• All postings should follow company policy about dealings with customers. You would not stand for salespeople making defamatory, obscene, or libelous remarks directed at your customers in the showroom. Your social media policy should provide that is not appropriate in the virtual world.
  • You do not permit mistreatment of others verbally or by actions in your dealership. Do not allow it through social media postings. The policy should prohibit ethnic slurs, personal insults, obscenity, or other conduct not acceptable in the workplace. Comments about others should be avoided, but if made in a social media posting, they should be respectful.
  • Too often, employees post truncated versions of advertisements or their own attempts at advertising without important qualifying information. Make sure that employees understand that social media posts are advertising. They must comply with advertising rules and regulations. Unless they are prepared to present all the terms of an advertisement, including all qualifying information, they should not be posting advertisements.
  • We have often commented that your customer base is your dealership’s second most valuable asset (after your franchise). Prohibit posting confidential or proprietary business information, especially information about customers.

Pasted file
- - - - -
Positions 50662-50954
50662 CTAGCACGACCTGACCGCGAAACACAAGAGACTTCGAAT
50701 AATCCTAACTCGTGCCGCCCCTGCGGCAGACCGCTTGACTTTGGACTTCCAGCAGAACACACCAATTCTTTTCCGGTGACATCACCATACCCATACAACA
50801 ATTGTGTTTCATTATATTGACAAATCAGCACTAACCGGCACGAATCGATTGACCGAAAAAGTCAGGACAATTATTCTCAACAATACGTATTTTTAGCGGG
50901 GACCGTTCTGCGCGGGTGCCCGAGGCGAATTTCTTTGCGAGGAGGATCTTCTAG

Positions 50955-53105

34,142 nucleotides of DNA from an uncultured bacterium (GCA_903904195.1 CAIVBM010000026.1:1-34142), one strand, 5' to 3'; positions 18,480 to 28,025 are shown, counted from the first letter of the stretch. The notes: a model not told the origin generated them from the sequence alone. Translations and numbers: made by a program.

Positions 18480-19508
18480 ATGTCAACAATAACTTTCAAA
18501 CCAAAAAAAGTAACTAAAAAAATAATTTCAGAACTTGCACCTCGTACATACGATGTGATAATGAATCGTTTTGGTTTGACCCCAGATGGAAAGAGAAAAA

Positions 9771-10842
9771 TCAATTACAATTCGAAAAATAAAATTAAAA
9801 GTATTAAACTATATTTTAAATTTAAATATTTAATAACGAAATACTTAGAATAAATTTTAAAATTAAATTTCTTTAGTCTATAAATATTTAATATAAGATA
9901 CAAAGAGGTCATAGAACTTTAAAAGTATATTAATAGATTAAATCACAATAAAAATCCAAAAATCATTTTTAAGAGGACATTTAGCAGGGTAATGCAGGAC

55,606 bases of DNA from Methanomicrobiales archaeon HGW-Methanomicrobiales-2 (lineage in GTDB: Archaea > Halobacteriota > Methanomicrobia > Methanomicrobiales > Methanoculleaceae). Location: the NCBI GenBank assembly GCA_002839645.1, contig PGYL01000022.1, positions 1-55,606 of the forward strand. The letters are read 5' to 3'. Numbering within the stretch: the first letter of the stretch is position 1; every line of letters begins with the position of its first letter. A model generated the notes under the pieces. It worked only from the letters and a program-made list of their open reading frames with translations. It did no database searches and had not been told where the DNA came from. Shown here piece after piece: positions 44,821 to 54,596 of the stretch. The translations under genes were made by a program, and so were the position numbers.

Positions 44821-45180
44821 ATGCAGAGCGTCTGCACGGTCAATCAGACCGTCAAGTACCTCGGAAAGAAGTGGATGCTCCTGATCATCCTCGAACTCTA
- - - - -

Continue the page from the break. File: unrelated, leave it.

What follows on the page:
• Social media postings are not places to trash competitors. Your employees should avoid discussions of competitors. If discussions arise about competitors, your employees should speak positively about your dealership and avoid discussing competitors.
  • Employees must make sure they identify themselves. If the post relates to the dealership, the poster should identify himself or herself and his or her role at the dealership. When the person is speaking personally and not for the dealership, that should be clear.

Should we encourage employees to set up their own accounts on social media platforms?  Absolutely not! When employees use their own social media accounts, you have no control. Your policy should clarify that any postings having anything to do with the dealership should be through dealership hosted or subscribed media platforms.